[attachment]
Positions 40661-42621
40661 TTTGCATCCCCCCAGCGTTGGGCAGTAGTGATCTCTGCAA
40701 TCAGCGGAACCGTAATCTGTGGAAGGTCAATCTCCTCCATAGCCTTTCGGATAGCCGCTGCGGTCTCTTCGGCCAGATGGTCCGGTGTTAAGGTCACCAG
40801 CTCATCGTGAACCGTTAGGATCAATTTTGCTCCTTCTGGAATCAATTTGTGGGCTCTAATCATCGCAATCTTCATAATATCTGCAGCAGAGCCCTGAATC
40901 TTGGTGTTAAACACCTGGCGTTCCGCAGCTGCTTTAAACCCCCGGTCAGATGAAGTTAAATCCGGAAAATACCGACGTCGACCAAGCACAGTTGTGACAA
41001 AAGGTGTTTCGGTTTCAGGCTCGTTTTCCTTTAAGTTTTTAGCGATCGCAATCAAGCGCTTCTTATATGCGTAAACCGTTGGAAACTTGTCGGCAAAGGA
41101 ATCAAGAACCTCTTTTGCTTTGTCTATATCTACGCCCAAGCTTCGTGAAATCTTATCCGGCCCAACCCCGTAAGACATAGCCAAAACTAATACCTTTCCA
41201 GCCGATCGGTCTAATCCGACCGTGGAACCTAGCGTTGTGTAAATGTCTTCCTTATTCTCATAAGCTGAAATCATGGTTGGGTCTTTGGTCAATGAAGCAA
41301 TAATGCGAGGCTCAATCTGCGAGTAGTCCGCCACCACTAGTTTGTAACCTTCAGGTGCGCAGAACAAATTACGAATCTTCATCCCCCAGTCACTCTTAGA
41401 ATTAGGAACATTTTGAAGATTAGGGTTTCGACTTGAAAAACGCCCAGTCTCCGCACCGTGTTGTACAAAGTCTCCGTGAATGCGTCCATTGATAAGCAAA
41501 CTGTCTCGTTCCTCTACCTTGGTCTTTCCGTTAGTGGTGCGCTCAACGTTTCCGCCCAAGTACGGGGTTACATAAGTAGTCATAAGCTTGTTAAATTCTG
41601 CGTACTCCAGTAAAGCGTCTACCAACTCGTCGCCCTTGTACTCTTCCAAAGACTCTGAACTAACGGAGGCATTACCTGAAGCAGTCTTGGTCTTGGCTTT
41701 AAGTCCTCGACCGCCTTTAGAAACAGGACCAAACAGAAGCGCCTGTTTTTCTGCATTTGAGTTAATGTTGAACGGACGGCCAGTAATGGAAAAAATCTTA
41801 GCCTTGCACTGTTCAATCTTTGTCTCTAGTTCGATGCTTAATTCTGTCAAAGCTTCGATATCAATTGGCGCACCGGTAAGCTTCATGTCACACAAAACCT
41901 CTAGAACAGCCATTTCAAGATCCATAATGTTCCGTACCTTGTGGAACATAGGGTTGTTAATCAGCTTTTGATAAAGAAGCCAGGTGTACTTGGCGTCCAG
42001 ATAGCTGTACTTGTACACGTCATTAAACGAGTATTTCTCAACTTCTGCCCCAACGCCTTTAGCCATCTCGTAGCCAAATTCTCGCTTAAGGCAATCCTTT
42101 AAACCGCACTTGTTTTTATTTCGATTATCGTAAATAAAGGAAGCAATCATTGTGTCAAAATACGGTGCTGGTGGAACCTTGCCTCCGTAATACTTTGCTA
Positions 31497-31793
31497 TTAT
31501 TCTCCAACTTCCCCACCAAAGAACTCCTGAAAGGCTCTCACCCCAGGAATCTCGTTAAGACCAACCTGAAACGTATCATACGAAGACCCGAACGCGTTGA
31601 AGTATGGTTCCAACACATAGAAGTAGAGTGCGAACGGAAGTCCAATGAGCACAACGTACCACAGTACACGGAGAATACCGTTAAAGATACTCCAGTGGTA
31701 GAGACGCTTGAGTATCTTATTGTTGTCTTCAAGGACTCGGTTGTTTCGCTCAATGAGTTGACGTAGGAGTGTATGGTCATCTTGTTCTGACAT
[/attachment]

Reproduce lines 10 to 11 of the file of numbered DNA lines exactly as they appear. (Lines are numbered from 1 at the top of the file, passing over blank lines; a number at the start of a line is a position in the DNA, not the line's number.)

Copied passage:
41401 ATTAGGAACATTTTGAAGATTAGGGTTTCGACTTGAAAAACGCCCAGTCTCCGCACCGTGTTGTACAAAGTCTCCGTGAATGCGTCCATTGATAAGCAAA
41501 CTGTCTCGTTCCTCTACCTTGGTCTTTCCGTTAGTGGTGCGCTCAACGTTTCCGCCCAAGTACGGGGTTACATAAGTAGTCATAAGCTTGTTAAATTCTG